Opinion

Revolving door of housing ministers is making housing crisis worse – this has to change

The plea for a consistent housing minister is not just a call for political stability, but a recognition of the complex challenges involved in addressing the housing crisis, writes RIBA president Muyiwa Oki

Roll-up! Roll-up for the housing minister merry-go-round

Prime minister Rishi Sunak’s recent reshuffle has once again brought attention to the ever-revolving door of housing ministers, with Rachel Maclean the latest casualty. The appointment of Lee Rowley marks the 16th change in the housing minister brief since 2010. These frequent changes are hindering efforts to tackle the housing crisis by contributing to a lack of a comprehensive, long-term strategy.  

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The scale and complexity of the UK’s housing crisis is significant. From the thousands of people without a place to live, to the millions of households on social housing waiting lists, the housing market has failed to meet the urgent need for stable and affordable housing. If we are to boost housing supply, promote higher standards and prioritise quality and sustainability, we require a strategic, proactive and holistic approach. But with the frequent changes in leadership, the development of a cohesive and sustained strategy continues to stall.

RIBA president Muyiwa Oki on the housing minister
Royal Institute of British Architects president Muyiwa Oki said the churn of housing ministers means a cohesive, long-term plan on housing is out of reach. Image: Ivan Jones

The plea for a consistent housing minister is not just a call for political stability, but a recognition of the complex challenges involved in addressing the housing crisis. Each new minister needs time to familiarise themselves with the intricacies of the issues in their portfolio, and just as they begin to grasp the complexities, they are replaced. This lack of continuity hampers the development of a strategic plan that is crucial for the effective, long-term resolution of the housing crisis.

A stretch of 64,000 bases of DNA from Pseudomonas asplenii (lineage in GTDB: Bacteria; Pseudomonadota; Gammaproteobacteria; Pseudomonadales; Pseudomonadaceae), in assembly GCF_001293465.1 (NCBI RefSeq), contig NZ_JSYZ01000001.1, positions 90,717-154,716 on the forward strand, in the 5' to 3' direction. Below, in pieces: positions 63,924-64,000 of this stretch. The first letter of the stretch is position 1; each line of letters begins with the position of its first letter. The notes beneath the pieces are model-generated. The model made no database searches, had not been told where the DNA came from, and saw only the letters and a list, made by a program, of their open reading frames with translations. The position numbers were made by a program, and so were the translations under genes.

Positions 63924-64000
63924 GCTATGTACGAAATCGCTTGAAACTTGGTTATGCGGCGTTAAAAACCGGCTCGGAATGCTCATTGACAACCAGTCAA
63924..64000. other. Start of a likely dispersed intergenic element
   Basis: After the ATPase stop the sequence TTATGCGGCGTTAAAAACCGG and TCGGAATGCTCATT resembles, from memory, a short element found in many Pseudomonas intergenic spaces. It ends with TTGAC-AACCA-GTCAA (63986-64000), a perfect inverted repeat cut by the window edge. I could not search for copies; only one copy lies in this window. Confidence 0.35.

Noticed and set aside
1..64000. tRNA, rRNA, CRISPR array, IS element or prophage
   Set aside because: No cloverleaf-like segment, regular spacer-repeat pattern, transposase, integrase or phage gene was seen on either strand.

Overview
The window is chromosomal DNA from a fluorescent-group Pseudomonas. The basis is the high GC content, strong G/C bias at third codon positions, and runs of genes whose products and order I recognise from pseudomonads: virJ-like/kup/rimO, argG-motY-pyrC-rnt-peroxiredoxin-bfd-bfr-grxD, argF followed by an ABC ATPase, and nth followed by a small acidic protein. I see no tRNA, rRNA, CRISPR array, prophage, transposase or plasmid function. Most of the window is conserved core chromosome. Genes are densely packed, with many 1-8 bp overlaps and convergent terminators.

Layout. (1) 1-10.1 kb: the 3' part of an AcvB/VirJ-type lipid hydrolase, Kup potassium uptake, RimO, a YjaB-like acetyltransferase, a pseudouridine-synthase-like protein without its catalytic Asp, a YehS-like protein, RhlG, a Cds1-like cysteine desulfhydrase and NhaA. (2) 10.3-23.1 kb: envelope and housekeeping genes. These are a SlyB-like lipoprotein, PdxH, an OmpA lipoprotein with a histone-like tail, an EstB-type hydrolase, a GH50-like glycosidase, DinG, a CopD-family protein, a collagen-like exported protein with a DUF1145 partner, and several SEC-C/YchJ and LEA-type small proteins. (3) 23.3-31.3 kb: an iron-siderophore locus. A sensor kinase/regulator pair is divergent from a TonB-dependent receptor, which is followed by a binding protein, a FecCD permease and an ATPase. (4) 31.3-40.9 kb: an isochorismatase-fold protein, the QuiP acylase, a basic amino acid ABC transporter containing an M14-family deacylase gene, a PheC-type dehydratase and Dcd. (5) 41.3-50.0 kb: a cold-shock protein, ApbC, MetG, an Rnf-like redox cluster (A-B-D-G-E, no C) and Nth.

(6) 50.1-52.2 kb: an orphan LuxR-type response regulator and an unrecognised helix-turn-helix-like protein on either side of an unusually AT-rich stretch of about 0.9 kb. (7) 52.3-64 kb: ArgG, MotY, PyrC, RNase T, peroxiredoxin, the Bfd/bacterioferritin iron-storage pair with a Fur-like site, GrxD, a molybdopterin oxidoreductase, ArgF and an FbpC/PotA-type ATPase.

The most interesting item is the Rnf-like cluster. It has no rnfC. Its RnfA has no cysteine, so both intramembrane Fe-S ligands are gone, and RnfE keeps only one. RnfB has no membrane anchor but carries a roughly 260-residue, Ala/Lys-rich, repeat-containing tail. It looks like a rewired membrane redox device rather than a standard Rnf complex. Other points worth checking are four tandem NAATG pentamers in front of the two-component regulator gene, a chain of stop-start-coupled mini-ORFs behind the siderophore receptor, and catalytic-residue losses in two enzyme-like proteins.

In the face of these challenges, the role of architects becomes even more vital. Architects play a key role in designing and building high-quality, sustainable homes which are fit for the needs of our communities both now and in the future. The decline in the involvement of architects in mass-market housing has contributed to challenges in design standards, with ramifications for the environment. Many new homes never see the inside of an architect’s studio – this must change. 

If we are to embed good design across all projects, there is a pressing need to address the resource gap in local authority planning departments, particularly the shortage of qualified design expertise.  

Local authorities’ ability to recruit and retain highly qualified planners and design professionals is crucial. Investing in planning departments and empowering local decision-making is essential for creating well-designed developments that meet the needs of communities. This necessitates not only financial resources but also a commitment to closing loopholes in the planning system and creating a level playing field that ensures all homes and buildings meet the same high standards.  

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We know that housebuilding needs to be more than just a numbers game. New settlements must be well-designed, connected, vibrant places where people are able to enjoy high standards of living.   

Urgent action is needed to address the housing crisis, and this requires a consistent, long-term commitment from policymakers. Amid the revolving door of leadership, a steadfast approach to quality, collaboration, and proactive planning is essential for reshaping the housing landscape and meeting the diverse needs of communities across the UK. We continue to work with government and the wider built environment sector to deliver well-designed, well-connected, inclusive and accessible places.    

Muyiwa Oki is president of the Royal Insitute of British Architects (RIBA).

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